Drop everything and go there: Roast Tongue at Mocambo cafe

I had a taste of paradise yesterday.

I was at Mocambo at the Fort area of South Bombay after business meeting. Mocambo is on the way to becoming one of my favourite restaurants at Bombay.

I was with a couple of colleagues including a Goan. Goans are one of the most varied meat eaters in India.

We ordered an Ox's Tongue. It was out of the world! It was made in a continental, brown, garlic sauce which had a bite of garlic and herbs in it. The tongue was served as little cubes unlike at Infanteria at Goa where it is served as thin slices. (In fact the sauce at Infanteria is slightly more Indian with a faint taste of garam masala and the tangy taste of vinegar which is common to most Goan cooking).

The tongue meat at Mocambo was so sooooooft and succulent. Each bite was like sinking into a bed of feathers. It was heavenly! I just can't get over it. The dish tasted so good that I packed a portion for Kainaz for dinner. My Goan colleague concurred and said that he had never had such soft tongue. He said that the one's which they had were usually a bit more chewy. This dish is definitely a must have. The only caveat is that it is a form of beef which is a meat which most Hindus don't eat because of religious reasons. Else, the dish is definitely worth a pilgrimmage to South Bombay for.

A plate of Ox's tongue at Mocambo costs Rs 150 (about 4 USD).

We sat upstairs this time but I preferred downstairs which is nice and bright and gives a feeling of a Parisian cafe.

We followed the tongue roasts with a Parsi pulao daal which was quite well made. The difference with the more famous Parsi dish, dhansaak, is that the rice has more masala in it and the meat is put into the rice and not in the daal unlike in dhansaak. The dhansaak rice in comparison is plain and flavoured with caramelised onions and is less colourful than the pulao rice. Normally pulao daal has chunks of meat in the rice. At Mocambo, they had put shredded chicken. The daal (lentils) is common between the two dishes - it is thick and brown. But in the case of dhansaak the meat is put in the daal while in the pulao daal the meat is in the rice and not dhaansaak.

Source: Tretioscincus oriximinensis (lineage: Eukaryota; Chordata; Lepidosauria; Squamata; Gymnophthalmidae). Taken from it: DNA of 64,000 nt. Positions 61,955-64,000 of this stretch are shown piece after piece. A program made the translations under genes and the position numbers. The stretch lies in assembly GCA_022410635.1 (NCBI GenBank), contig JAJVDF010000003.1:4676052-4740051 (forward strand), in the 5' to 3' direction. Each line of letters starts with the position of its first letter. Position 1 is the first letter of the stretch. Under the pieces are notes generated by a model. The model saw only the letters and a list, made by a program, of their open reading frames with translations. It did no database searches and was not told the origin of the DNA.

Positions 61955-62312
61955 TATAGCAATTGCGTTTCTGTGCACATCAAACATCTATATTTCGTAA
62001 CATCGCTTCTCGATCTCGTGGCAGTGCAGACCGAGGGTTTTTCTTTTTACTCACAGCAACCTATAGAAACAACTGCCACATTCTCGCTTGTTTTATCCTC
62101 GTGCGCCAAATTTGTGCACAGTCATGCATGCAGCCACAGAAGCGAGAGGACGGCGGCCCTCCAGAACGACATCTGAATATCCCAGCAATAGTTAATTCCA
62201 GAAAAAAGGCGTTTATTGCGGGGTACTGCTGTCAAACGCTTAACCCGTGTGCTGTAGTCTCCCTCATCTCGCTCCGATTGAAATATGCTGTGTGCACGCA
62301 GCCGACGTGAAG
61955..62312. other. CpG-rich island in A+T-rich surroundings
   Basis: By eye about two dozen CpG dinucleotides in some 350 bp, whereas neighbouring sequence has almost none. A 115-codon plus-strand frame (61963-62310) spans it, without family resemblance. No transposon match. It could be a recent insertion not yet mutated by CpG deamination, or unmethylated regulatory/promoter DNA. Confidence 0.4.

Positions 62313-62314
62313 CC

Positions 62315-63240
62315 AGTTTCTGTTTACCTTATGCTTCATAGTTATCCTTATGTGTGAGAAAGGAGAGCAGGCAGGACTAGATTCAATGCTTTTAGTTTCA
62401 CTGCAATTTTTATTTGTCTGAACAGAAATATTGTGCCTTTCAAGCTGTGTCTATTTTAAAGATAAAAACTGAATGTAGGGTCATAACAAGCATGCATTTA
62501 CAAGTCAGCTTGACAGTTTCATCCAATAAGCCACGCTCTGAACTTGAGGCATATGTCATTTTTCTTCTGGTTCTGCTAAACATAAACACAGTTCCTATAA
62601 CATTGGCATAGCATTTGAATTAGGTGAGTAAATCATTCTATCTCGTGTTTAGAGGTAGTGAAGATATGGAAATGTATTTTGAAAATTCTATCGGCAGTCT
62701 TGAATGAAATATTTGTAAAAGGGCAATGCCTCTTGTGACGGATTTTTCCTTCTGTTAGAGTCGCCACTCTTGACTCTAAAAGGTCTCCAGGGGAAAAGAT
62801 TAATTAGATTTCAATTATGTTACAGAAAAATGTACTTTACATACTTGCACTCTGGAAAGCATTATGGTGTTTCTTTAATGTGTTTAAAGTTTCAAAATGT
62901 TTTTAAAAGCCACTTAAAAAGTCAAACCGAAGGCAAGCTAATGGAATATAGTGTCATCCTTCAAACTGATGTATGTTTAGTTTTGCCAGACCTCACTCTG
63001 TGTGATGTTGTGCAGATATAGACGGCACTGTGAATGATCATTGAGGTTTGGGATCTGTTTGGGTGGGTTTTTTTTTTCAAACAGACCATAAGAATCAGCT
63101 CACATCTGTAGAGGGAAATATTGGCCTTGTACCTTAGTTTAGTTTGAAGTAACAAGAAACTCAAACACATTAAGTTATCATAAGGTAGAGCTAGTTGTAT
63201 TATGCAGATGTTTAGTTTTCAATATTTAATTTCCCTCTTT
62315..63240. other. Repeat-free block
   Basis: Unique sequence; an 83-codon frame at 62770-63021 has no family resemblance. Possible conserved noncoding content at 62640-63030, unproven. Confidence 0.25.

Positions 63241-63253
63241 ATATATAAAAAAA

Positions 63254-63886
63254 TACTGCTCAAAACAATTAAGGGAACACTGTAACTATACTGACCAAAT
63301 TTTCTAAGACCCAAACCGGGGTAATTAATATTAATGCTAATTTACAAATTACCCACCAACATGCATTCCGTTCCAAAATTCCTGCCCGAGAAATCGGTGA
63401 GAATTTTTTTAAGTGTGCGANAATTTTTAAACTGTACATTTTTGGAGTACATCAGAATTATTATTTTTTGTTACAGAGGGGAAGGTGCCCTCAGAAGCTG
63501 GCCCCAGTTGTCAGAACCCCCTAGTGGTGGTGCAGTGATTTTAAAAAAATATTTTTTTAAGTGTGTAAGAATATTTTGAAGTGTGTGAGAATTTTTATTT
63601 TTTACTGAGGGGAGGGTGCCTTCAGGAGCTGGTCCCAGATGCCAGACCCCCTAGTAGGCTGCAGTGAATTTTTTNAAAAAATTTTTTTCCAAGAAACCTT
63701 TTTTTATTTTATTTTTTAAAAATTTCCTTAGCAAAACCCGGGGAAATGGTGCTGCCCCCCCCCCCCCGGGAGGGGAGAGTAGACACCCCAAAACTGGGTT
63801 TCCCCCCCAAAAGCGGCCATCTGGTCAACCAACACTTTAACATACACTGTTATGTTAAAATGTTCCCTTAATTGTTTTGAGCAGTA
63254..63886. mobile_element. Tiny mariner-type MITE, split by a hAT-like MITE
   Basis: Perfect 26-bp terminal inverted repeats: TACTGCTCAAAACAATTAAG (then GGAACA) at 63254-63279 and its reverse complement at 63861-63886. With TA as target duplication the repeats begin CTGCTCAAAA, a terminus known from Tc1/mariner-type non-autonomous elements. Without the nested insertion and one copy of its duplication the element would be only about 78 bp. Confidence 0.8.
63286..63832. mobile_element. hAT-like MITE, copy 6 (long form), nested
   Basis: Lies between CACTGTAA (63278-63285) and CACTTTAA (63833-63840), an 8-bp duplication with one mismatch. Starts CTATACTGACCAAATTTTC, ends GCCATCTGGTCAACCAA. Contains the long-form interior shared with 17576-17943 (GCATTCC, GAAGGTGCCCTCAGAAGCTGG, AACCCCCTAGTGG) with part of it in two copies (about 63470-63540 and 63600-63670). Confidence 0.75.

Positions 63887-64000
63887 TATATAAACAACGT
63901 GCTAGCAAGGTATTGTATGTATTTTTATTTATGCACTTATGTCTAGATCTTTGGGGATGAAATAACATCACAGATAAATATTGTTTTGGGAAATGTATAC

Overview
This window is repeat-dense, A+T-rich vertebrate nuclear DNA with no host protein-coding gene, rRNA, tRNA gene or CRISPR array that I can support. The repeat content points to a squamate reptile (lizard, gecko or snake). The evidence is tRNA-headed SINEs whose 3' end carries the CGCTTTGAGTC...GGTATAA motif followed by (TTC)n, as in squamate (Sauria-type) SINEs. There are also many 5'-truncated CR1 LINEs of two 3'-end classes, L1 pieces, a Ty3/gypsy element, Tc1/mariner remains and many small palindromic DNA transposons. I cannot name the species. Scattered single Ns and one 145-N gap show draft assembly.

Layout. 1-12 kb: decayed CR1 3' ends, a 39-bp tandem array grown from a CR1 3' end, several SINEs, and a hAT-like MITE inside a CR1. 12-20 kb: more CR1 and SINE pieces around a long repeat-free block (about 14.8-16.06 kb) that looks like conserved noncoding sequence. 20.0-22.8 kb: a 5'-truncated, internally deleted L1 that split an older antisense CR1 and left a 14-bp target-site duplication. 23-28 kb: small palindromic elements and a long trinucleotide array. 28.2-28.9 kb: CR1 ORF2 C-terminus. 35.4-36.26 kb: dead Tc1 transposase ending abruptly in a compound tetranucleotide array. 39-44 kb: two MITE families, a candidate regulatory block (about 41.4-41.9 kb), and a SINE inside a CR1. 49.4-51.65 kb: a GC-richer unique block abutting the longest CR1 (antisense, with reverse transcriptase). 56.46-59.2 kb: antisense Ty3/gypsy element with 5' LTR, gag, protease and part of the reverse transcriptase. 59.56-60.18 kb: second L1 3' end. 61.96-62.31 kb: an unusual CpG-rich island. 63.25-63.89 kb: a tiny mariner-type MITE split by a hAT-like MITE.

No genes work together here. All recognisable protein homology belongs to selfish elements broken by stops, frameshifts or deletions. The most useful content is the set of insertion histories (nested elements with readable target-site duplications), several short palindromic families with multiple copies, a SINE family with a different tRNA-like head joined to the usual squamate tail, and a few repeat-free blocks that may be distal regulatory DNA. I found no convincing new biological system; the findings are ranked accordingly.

By the way at Mocambo they give you the continental menu as they are probably trying to push that. Both times we had to ask for a separate table card which listed out the Parsi and Goan items. Even the prices are not mentioned in this menu but the average price is cheaper that in the continental stuff. Most Parsi dishes here cost around Rs 100 (2.5 USD) while the continental main courses cost about Rs 250 (6 USD).


Anonymous said…
Have you had the bananoffee either at Macombo, or Churchill?

Kalyan Karmakar said…
@Another Foodie...I have eyed it for years but am yet to try it. Our favourite at Churchill was the gooey chocolate cake. Unfortunately this was not there the last time. Is the bananoffee banana flavoured?
I like tongue but it's pretty rare here.
Kalyan Karmakar said…
@Jessica: Could be because tongue is probably more of British thing. I grew up reading about tongue sandwiches in Enid Blyton stories. I think Goans are one of the few communities who have it in India
Jewish delis and my Jewish mother-in-law serve tongue but haven't seen it in NY otherwise.
Kalyan Karmakar said…
@Jessica...you know, as I read your post, I realised how little I know about Jewish food. I can't think of any famous Jewish dishes at all. Probably the only food associations I have are very thick sausages, kosher and once reading in Erich Segal's Act of Faith about how Jews don't cook on Sunday. I would definitely love to know more
That smoked salmon (especially on a bagel with cream cheese) is a Jewish thing....I'll try to do get Lon to do some Jewish food posts.
Kalyan Karmakar said…
@Jessica...I didn't know that the smoked salmon bagel combo was a Jewish one. It is a wonderful, inspired combination. I love cream cheese. I wonder if it's a bit of a mid Eastern influence.
I have married into the Parsi community which I think has a lot of similarities with the Jewish community - close knit, gives a high importance to arts and crafts, formed the merchant class in India in 1800, 1900s, lot of big businessmen, philanthropists and visionaries, slightly insular and gives a prefence to marrying inside, originated in the mid east and came to India because of religious persecution, largely peace loving rarely get into controversies in the world at large, a much younger community than the Jewsish one though
Unknown said…
ok so your next birthday - i am sure you will be in goa - and we shall serve roast tongue. anything else?